United States District Court, District of Columbia
P. Mehta United States District Judge.
2010, the U.S. Army charged Plaintiff Chelsea Manning,
then-Private First Class Bradley Manning, with violating U.S.
federal and military law for allegedly disclosing classified
and confidential information to the online organization
WikiLeaks. Plaintiff pleaded guilty to some of the charges in
February 2013 and was convicted of others by a military judge
in a court-martial in July 2013. Plaintiff now brings this
Freedom of Information Act (“FOIA”) action
against Defendants the U.S. Department of Justice
(“DOJ”) and the Federal Bureau of Investigation
(“FBI”), seeking records related to
Defendants' investigation into Plaintiff and others
related to the disclosures. This action is before the court
on the parties' cross-motions for summary judgment.
Defendants contend that they properly withheld all
information responsive to Plaintiff's FOIA request under
FOIA Exemption 7(A), which allows agencies to shield law
enforcement records from public disclosure if releasing those
records would interfere with an ongoing investigation.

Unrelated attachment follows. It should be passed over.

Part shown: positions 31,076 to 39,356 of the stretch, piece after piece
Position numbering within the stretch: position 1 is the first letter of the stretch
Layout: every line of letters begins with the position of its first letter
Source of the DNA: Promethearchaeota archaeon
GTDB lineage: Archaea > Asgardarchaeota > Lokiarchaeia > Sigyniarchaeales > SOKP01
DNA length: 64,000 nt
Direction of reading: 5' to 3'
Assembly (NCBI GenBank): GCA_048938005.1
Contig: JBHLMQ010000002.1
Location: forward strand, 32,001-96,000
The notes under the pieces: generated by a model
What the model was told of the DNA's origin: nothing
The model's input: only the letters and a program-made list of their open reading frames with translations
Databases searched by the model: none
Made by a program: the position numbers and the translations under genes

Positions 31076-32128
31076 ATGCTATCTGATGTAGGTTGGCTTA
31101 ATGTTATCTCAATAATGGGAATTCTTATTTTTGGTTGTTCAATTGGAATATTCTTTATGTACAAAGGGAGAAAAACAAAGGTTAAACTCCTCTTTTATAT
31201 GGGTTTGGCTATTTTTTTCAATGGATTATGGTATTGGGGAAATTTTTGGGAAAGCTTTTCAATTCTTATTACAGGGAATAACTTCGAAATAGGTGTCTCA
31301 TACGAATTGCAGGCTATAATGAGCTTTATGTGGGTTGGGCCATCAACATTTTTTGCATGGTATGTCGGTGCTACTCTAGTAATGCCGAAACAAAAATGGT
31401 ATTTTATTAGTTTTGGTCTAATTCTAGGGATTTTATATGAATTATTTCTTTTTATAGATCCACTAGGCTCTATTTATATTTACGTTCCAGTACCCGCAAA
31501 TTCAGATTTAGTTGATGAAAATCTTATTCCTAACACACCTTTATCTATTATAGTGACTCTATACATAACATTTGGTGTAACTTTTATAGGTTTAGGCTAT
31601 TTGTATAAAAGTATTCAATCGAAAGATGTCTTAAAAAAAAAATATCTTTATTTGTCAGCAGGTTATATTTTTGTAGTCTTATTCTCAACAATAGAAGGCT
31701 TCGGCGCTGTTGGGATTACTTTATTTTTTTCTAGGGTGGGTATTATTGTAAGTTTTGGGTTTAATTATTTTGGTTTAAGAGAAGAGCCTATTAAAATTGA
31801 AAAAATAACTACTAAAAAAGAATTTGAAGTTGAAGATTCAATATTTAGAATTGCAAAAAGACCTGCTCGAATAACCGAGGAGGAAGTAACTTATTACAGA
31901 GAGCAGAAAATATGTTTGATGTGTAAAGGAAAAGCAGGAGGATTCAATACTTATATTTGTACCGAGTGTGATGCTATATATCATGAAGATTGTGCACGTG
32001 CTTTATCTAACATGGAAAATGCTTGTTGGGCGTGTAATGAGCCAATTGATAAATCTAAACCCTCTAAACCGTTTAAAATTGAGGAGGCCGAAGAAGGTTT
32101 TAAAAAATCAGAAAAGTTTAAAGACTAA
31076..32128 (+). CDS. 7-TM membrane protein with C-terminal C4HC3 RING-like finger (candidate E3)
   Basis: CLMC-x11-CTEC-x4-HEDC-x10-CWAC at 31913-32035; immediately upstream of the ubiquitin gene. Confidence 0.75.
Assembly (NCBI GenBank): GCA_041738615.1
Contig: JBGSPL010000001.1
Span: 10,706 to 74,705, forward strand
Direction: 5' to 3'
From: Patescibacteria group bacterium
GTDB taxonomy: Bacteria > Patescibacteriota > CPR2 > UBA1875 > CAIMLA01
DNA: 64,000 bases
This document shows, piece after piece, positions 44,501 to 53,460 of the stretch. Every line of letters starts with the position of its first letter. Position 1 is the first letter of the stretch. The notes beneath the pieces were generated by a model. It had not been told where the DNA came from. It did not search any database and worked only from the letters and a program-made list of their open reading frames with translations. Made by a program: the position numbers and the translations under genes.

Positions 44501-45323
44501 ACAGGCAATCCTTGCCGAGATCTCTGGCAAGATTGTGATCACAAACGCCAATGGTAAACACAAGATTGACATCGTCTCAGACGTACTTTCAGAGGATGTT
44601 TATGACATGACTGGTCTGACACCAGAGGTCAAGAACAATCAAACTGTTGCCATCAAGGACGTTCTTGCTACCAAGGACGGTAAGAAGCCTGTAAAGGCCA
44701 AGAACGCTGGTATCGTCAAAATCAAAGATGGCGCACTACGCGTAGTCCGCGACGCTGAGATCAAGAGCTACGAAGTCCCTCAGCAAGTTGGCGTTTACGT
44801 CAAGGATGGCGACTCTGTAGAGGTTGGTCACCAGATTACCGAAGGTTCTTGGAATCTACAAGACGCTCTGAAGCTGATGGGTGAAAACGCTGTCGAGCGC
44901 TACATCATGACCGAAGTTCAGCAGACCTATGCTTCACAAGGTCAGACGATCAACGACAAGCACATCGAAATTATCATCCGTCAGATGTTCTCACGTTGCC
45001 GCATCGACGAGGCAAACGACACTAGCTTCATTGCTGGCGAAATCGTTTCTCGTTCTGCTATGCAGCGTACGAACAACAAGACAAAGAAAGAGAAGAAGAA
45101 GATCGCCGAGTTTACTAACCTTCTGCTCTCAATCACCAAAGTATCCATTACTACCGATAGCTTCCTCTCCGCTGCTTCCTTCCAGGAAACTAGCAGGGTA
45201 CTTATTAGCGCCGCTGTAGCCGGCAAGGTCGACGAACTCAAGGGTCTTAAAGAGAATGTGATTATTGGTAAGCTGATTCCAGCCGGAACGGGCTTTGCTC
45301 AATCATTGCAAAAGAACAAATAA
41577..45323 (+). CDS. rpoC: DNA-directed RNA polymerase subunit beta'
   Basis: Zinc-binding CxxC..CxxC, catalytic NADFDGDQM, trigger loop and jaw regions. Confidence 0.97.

Plaintiff argues that the FBI improperly withheld records
related to her alone because any investigation into her
conduct that would justify such withholding must have
concluded when she was convicted and sentenced. Further,
Plaintiff contends that the agency improperly failed to
release any non-exempt, segregable material.
court finds that Defendants have adequately justified their
withholding of all records under Exemption 7(A). It therefore
grants Defendants' Motion for Summary Judgment and denies
Plaintiff's Cross-Motion for Summary Judgment.
2010, the U.S. Army charged Plaintiff Chelsea Manning,
then-Private First Class Bradley Manning, with violations of
U.S. military and federal law for disclosing classified and
confidential information to WikiLeaks. Pl.'s Cross-Mot.
for Summ. J. and Resp. to Defs.' Mot. for Summ. J., ECF
No. 14, at 3-7 [hereinafter Pl.'s Stmt.], ¶ 1;
Defs.' Resp. to Pl.'s Stmt. of Material Facts, ECF
No. 16-2 [hereinafter Defs.' Resp.], ¶ 1. In 2013,
Plaintiff pleaded guilty to some of the charges and went to
trial on the remaining charges. Pl.'s Stmt. ¶ 2;
Defs.' Resp. ¶ 2. Plaintiff was convicted of
espionage, theft, and computer fraud, as well as certain
other military offenses, and is currently serving a 35-year
sentence in Fort Leavenworth, Kansas. Pl.'s Stmt.
¶¶ 3-4; Defs.' Resp. ¶¶ 3-4.
February 2014, Plaintiff submitted a FOIA request to the FBI
seeking information related to its investigation of
Plaintiff's disclosures to WikiLeaks. Pl.'s Stmt.
¶ 6; Defs.' Resp. ¶ 6; Defs.' Mot. for
Summ. J., ECF No. 12 [hereinafter Defs.' Mot.], Ex. A,
ECF No. 12-2 [hereinafter FOIA Request]. In March 2014,
following the FBI's response that Plaintiff's request
was insufficiently detailed for it to conduct an accurate
search, Plaintiff submitted a modified request seeking two
categories of documents: (1) records related to the
investigation conducted by the FBI, the DOJ Counterespionage